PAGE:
Kevin Grittner writes ("Re: [HACKERS] [OSSTEST PATCH 0/1] PostgreSQL db: Retry on constraint violation [and 2 more messages] [and 1 more messages]"): > On Thu, Dec 15, 2016 at 6:09 AM, Ian Jackson <ian.jack...@eu.citrix.com> > wrote: > > [...] Are there other reasons, > > besides previously suppressed serialisation failures, why commit of a > > transaction that did only reads might fail ? > > I'm pretty confident that if you're not using prepared transactions > the answer is "no". [...] I fear that [for now], if "pre-crash" > prepared transactions are still open, some of the deductions above > may not hold.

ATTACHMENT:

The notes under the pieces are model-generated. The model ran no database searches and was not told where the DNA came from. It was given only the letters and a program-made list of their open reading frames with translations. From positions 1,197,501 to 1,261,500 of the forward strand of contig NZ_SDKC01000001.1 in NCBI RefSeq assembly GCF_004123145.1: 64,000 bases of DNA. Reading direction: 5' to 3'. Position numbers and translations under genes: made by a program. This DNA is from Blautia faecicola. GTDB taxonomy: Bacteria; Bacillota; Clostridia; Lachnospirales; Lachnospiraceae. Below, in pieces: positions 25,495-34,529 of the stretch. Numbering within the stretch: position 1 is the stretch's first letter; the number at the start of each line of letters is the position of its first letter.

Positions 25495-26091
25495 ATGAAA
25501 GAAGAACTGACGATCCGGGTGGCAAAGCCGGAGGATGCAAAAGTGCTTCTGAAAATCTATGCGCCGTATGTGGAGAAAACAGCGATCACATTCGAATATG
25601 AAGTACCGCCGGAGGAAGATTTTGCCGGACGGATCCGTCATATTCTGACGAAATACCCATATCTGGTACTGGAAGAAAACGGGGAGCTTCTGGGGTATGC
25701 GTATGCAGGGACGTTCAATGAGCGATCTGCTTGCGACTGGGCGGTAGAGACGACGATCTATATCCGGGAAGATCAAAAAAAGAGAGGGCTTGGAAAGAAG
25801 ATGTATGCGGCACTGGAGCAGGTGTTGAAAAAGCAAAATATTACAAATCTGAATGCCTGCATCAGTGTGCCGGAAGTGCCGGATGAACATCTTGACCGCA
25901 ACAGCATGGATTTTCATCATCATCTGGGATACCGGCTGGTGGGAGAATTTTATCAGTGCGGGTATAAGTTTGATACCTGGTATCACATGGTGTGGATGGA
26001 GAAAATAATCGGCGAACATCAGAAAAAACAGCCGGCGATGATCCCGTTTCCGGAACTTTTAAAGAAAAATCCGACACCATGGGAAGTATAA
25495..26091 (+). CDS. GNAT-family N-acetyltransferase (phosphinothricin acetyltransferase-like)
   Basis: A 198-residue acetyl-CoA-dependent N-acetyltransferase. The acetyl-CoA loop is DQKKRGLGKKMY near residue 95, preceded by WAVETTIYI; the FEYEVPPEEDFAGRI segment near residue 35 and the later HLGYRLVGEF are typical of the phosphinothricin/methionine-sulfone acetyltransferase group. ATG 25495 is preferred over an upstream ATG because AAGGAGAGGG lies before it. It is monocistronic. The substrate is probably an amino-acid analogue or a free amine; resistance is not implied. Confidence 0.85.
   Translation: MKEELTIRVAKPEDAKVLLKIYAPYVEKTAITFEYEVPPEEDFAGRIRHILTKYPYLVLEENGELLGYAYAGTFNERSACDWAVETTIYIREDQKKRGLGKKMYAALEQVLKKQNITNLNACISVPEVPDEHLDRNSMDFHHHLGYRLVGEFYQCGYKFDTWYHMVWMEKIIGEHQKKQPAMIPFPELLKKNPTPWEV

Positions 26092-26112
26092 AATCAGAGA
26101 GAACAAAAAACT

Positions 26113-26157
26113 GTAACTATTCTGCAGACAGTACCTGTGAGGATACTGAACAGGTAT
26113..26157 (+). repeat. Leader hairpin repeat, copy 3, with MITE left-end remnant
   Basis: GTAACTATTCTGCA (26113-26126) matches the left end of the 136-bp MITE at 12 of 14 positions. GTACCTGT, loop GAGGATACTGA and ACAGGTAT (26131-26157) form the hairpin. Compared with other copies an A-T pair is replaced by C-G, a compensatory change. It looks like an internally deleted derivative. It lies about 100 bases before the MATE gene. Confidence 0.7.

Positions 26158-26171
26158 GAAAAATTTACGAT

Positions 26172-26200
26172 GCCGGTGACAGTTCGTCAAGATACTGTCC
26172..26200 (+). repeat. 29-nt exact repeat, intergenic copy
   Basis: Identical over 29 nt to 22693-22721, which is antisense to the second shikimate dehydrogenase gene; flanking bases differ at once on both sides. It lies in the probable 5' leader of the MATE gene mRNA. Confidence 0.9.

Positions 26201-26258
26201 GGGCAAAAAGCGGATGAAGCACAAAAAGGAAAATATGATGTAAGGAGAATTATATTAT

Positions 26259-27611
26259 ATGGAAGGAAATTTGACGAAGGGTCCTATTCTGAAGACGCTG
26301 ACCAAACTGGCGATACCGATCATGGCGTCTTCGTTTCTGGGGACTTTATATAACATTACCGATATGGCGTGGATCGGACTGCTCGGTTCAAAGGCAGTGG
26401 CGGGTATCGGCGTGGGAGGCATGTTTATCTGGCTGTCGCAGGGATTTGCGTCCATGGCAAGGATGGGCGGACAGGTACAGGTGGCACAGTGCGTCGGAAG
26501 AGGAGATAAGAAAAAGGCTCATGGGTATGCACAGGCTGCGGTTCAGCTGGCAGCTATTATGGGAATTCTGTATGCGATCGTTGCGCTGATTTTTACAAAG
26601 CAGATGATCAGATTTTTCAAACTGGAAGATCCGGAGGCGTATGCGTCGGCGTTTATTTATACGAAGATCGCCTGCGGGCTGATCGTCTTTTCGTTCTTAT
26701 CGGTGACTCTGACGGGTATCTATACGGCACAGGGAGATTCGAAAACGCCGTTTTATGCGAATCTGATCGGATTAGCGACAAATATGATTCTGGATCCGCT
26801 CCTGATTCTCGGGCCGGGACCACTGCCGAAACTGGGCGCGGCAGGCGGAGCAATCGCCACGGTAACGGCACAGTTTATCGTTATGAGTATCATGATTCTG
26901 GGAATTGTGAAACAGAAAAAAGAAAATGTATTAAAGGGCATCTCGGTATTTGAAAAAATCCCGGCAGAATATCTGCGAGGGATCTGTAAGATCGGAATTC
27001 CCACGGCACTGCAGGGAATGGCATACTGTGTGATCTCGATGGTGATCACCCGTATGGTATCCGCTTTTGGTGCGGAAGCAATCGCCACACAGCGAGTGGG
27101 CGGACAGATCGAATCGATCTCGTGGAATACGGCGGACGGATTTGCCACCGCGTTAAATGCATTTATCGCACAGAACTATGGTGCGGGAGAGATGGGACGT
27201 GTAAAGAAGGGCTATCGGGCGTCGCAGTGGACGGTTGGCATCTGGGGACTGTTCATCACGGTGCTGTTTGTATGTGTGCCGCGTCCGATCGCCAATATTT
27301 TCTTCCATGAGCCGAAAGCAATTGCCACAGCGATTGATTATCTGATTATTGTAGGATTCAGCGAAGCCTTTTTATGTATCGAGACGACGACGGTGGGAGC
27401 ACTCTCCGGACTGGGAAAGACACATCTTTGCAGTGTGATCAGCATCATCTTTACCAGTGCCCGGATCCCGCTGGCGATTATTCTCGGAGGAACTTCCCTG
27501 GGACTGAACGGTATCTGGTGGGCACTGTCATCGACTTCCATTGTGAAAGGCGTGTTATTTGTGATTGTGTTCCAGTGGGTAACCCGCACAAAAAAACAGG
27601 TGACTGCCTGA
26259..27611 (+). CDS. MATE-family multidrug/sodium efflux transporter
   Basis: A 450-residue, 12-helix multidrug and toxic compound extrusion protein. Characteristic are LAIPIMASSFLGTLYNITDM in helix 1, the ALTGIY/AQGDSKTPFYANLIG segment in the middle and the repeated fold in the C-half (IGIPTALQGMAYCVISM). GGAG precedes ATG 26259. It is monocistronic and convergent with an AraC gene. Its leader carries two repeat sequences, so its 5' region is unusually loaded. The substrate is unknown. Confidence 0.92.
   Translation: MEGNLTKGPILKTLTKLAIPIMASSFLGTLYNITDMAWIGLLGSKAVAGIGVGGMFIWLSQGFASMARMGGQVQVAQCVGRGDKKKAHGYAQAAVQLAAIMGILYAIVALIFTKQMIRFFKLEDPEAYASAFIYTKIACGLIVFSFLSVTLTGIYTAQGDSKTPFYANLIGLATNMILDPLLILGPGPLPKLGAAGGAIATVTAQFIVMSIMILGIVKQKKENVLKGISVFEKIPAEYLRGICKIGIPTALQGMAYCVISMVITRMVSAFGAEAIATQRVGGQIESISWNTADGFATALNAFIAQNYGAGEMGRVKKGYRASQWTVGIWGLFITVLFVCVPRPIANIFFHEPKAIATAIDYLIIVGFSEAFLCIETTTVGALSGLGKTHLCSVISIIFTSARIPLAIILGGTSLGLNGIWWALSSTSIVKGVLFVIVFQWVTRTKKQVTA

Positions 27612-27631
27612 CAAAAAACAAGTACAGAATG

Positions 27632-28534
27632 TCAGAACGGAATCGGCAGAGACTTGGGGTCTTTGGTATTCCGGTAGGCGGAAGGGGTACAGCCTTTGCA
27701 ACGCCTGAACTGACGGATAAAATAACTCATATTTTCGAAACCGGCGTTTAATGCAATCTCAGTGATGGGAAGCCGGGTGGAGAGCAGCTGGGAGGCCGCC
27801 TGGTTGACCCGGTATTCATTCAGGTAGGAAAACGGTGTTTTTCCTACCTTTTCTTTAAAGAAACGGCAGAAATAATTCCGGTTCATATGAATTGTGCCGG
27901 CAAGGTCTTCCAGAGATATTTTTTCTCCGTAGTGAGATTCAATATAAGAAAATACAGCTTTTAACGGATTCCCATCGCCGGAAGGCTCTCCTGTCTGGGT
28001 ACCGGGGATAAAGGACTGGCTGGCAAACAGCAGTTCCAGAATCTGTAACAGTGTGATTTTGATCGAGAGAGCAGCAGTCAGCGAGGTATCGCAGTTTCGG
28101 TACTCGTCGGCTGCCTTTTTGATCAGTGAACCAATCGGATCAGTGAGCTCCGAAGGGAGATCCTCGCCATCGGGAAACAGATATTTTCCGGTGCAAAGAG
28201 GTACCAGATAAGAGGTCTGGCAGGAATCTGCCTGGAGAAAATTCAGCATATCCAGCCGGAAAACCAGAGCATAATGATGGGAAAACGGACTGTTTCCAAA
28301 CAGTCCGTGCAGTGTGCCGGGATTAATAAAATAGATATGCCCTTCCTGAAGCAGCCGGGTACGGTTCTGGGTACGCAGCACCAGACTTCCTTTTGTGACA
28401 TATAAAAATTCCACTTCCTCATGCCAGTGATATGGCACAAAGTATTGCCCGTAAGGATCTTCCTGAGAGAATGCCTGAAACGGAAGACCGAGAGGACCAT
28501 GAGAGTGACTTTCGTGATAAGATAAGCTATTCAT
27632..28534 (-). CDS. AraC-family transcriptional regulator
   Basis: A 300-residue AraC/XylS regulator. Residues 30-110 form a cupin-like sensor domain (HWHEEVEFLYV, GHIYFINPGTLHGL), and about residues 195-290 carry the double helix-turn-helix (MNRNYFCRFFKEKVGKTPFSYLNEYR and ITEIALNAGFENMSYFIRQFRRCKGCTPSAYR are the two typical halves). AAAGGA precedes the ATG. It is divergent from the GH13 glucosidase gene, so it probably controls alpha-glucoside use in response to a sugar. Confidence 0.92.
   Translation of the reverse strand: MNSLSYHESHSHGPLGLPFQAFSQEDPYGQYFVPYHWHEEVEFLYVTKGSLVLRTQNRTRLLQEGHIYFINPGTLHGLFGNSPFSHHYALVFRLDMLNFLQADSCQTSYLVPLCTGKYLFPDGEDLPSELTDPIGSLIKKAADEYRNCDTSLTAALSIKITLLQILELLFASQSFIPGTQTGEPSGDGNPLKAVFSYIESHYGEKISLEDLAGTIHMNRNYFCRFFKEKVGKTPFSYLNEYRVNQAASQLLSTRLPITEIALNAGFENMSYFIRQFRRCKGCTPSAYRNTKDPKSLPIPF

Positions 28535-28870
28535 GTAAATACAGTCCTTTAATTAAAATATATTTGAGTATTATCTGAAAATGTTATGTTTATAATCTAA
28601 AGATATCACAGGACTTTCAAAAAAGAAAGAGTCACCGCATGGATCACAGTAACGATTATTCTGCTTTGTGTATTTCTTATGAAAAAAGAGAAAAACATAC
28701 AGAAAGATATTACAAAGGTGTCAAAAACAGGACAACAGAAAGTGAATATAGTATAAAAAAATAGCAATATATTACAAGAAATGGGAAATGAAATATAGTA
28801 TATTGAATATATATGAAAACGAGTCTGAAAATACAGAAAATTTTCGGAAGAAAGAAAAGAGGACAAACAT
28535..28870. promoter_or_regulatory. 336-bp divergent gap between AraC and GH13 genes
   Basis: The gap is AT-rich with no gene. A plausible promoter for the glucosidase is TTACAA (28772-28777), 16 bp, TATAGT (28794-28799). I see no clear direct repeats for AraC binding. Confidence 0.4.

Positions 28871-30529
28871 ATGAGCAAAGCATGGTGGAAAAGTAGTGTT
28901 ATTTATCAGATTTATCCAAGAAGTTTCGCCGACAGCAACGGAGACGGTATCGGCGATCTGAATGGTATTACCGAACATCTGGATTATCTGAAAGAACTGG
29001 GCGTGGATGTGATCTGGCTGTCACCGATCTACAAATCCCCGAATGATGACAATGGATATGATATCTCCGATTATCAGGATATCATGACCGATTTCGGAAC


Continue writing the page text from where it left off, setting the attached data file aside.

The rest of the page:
I think it is reasonable to write in the documentation "if you use prepared transactions, even read only serialisable transctions might throw a serialisation failure during commit, and they might do so after returning data which is not consistent with any global serialisation". Prepared transactions are a special purpose feature intended for use by external transaction management software which I hope could cope with a requirement to not trust data from a read only transaction until it had been committed. (Also, frankly, the promise that a prepared transaction is can be committed successfully with "very high probability" is not sufficiently precise to be of use when building robust software at the next layer up.) > One other situation in which I'm not entirely sure, and it would > take me some time to review code to be sure, is if > max_pred_locks_per_transaction is not set high enough to > accommodate tracking all serializable transactions in allocated RAM > (recognizing that they must often be tracked after commit, until > overlapping serializable transactions commit), we have a mechanism > to summarize some of the committed transactions and spill them to > disk (using an internal SLRU module). The summarized data might > not be able to determine all of the above as precisely as the > "normal" data tracked in RAM. To avoid this, be generous when > setting max_pred_locks_per_transaction; not only will it avoid this > summarization, but it will reduce the amount of summarization of > multiple page locks in the predicate locking system to relation > locks. Coarser locks increase the "false positive" rate of > serialization failures, reducing performance. I don't think "set max_pred_locks_per_transaction generously" is a practical thing to write in the documentation, because the application programmer, or admin, has no sensible way to calculate what a sufficiently generous value is. You seem to be implying that code relying on the summarised data might make over-optimistic decisions. That seems dangerous to me, but (with my very dim view of database innards) I can't immediately see how to demonstrate that it must in any case be excluded. But, I think this can only be a problem (that is, it can only cause a return of un-serialisable results within such a transaction) if, after such a spill, COMMIT would recalculate the proper answers, in full, and thus be able to belatedly report the serialisation failure. Is that the case ? > > If so presumably it always throws a serialisation failure at that > > point. I think that is then sufficient. There is no need to tell the > > application programmer they have to commit even transactions which > > only read. > > Well, if they don't explicitly start a transaction there is no need > to explicitly commit it, period. [...] Err, yes, I meant multi-statement transactions. (Or alternatively by "have to commit" I meant to include the implicit commit of an implicit transaction.) > If you can put together a patch to improve the documentation, that > is always welcome! Thanks. I hope I will be able to do that. Right now I am still trying to figure out what guarantees the application programmer can be offered. Regards, Ian. -- Sent via pgsql-hackers mailing list (firstname.lastname@example.org) To make changes to your subscription: http://www.postgresql.org/mailpref/pgsql-hackers